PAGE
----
by Melanie Heath, author of One Marriage under God: The Campaign to Promote Marriage in America (forthcoming from NYU Press in April)
There is not much new in Charles Murray’s recent book, Coming Apart: The State of White America, 1960-2010 (Crown Forum). The book rehearses the same old tired arguments that conservatives have been making for years: there is a decline in core American values like religious faith, hard work and marriage. This crisis and America’s economic woes arise from cultural factors like a preponderance of lazy men and morally loose women who have kids out of wedlock. Conservatives have a long history of demonizing “welfare queens,” black women who improperly bear children out of wedlock. In his earlier book (1984), Losing Ground: American Social Policy, 1950–1980, Murray argued vigorously for the end of welfare because he felt that it encouraged unwed motherhood in this population. In the current version, Murray focuses on white America to argue that poor and working-class whites—approximately 30 percent of the white population he pseudonymously calls “Fishtown, Pa.” (Murray offers “fictionalized” forms of these communities in statistically adjusted models)—are turning away from core American values of industriousness, honesty, religion, and marriage. This is in comparison to the top 20 percent in “Belmont, Mass.” who have settled back to embrace cultural values of yesteryear, such as marriage and hard work, in opposition to the countercultural dynamic of the 1960s and 1970s.
Again, Murray’s focus on a white “underclass” is not new. In the mid-1990s, he wrote that the “black story” is old news; the new trend that “threatens the U.S. is white illegitimacy” in which whites now account for the most people living in poverty, the most unwed childbearing, and the most women on welfare. For Murray, “the brutal truth is that American society as a whole could survive when illegitimacy became epidemic within a comparatively small ethnic minority. It cannot survive the same epidemic among whites.” As is true of the majority of Murray’s thinking, his depiction of a white underclass relies on racialized codes meant to place poor white families in the realm of black deviancy. In the current version, Murray goes one step farther to argue that the exclusivity of elites works as a self-fulfilling prophecy: Elites marry one another (“homogamy”) to guarantee their children’s future success through genetic intelligence (reminiscent of arguments in the controversial Bell Curve) and a culture that nourishes achievement through access to elite education.
Social scientists have long been critical of these types of arguments that incorporate social scientific research in the way that Murray does. A recent article in the Chronicle for Higher Education explains the problem:
Although his descriptions of societal problems echo a lot of research performed by other scholars, he takes leaps in naming the causes or proposing solutions. Mr. Conley of New York University said the idea that certain values, such as religiosity, lead to financial success “is a big, big assumption that outpaces the evidence,” because social scientists cannot conclusively prove such causal relationships without conducting randomized experiments on humans.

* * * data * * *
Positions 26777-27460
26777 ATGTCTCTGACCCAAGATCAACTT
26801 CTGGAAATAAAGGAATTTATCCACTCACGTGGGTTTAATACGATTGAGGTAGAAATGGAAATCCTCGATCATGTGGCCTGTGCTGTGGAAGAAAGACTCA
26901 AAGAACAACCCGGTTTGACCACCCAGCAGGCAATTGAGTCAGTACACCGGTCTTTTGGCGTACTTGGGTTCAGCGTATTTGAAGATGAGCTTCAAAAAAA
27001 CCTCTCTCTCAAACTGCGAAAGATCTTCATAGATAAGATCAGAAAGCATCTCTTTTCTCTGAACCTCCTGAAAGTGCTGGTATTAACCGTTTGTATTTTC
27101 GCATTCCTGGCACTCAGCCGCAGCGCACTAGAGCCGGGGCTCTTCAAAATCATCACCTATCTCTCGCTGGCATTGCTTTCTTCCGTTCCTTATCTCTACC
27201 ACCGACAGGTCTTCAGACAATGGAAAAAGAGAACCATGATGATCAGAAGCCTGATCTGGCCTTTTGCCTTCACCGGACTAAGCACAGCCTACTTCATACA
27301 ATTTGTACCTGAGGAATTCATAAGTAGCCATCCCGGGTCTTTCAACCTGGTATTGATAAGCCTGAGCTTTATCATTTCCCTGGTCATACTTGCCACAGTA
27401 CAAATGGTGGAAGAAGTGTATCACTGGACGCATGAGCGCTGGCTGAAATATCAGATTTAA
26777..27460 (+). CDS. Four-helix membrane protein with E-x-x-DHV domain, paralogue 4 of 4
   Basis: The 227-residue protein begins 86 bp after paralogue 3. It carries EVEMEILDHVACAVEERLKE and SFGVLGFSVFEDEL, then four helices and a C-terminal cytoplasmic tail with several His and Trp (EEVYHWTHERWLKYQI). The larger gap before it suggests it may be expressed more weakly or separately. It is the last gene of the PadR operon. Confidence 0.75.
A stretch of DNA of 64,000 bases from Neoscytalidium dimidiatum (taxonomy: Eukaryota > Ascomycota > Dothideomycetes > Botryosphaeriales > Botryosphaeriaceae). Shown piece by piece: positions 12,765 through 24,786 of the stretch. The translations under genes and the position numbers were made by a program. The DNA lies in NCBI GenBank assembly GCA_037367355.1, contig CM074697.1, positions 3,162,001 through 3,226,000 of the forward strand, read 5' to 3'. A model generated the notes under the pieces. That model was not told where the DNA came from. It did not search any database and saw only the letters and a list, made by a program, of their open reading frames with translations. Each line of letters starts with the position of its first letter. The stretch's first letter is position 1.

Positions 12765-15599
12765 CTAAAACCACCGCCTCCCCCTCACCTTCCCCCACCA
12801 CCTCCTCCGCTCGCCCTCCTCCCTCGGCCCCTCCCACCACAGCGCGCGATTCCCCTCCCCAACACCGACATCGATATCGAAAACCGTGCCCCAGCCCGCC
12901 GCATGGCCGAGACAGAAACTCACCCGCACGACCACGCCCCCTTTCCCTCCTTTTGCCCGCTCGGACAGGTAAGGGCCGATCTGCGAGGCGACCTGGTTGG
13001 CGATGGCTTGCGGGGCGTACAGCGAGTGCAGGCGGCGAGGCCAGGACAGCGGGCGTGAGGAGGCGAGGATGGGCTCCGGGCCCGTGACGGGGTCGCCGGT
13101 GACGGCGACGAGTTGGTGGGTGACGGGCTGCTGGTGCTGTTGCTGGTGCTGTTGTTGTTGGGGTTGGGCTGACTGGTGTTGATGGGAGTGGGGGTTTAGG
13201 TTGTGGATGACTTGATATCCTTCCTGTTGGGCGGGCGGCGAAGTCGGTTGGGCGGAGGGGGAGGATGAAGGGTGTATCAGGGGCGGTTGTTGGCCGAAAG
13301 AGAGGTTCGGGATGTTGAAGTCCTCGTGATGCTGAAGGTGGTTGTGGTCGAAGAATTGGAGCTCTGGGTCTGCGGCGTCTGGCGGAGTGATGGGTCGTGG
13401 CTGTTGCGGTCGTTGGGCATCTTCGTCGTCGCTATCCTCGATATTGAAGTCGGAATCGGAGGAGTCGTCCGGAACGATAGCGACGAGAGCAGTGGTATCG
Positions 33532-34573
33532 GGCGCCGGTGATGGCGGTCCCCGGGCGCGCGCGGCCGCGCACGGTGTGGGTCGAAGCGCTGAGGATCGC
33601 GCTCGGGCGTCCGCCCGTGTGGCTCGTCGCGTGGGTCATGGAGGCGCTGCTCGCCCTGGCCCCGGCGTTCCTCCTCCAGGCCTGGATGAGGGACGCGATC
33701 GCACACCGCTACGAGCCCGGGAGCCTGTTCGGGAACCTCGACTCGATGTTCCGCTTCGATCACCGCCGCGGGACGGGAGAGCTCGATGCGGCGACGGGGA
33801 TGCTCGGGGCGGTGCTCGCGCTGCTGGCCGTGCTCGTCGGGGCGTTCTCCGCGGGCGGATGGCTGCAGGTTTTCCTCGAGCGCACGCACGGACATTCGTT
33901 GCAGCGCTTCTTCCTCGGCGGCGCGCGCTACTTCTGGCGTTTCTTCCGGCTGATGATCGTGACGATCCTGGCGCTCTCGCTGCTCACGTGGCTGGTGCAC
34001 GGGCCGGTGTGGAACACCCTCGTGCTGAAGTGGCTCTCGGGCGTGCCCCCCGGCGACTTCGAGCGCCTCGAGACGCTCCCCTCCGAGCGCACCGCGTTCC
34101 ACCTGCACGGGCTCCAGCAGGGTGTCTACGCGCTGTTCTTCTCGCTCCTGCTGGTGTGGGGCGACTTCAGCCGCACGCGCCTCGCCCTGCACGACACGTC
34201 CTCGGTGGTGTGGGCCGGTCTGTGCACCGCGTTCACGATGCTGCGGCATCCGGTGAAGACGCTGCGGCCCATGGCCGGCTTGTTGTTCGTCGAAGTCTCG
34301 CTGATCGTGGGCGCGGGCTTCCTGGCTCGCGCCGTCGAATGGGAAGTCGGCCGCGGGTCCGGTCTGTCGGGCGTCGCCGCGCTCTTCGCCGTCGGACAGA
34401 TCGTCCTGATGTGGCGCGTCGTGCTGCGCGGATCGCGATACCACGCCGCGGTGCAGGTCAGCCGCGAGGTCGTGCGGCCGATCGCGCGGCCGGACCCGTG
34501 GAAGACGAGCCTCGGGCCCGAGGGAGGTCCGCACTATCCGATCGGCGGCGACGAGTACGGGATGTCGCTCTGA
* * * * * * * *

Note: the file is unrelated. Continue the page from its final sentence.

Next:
I make a similar argument in my forthcoming book, One Marriage under God. Policymakers and other “experts” of the American marriage promotion movement outpace the evidence they offer when they argue that a decline in marriage and an increase in out-of-wedlock births are causing other societal problems. For example, an article published by the Institute for American Values states: “Weakening of marriage costs taxpayers billions of dollars — in more jails, welfare payments, medical costs, court costs, remedial education, and juvenile justice systems — and creates untold suffering for millions of children and for society as a whole.” These kinds of arguments have something in common. They blame societal problems on the bad behavior of low-income (and often racialized depictions of) individuals who are portrayed as perpetuating the demoralization of society. In Murray’s view, whites in the lower social-economic strata have less cognitive ability to resist these bad values and thus succumb to higher rates of family dissolution, unwed births, joblessness, and criminality. The language is tedious and anticipated. It’s always about drug use, lack of responsibility, welfare abuse, and non-marital births. Moving forward means finally putting to rest these old stale cultural warrior arguments to focus on real solutions to poverty. But this certainly won’t happen as long as books like Coming Apart continue to rehearse the same worn-out and feeble illogic.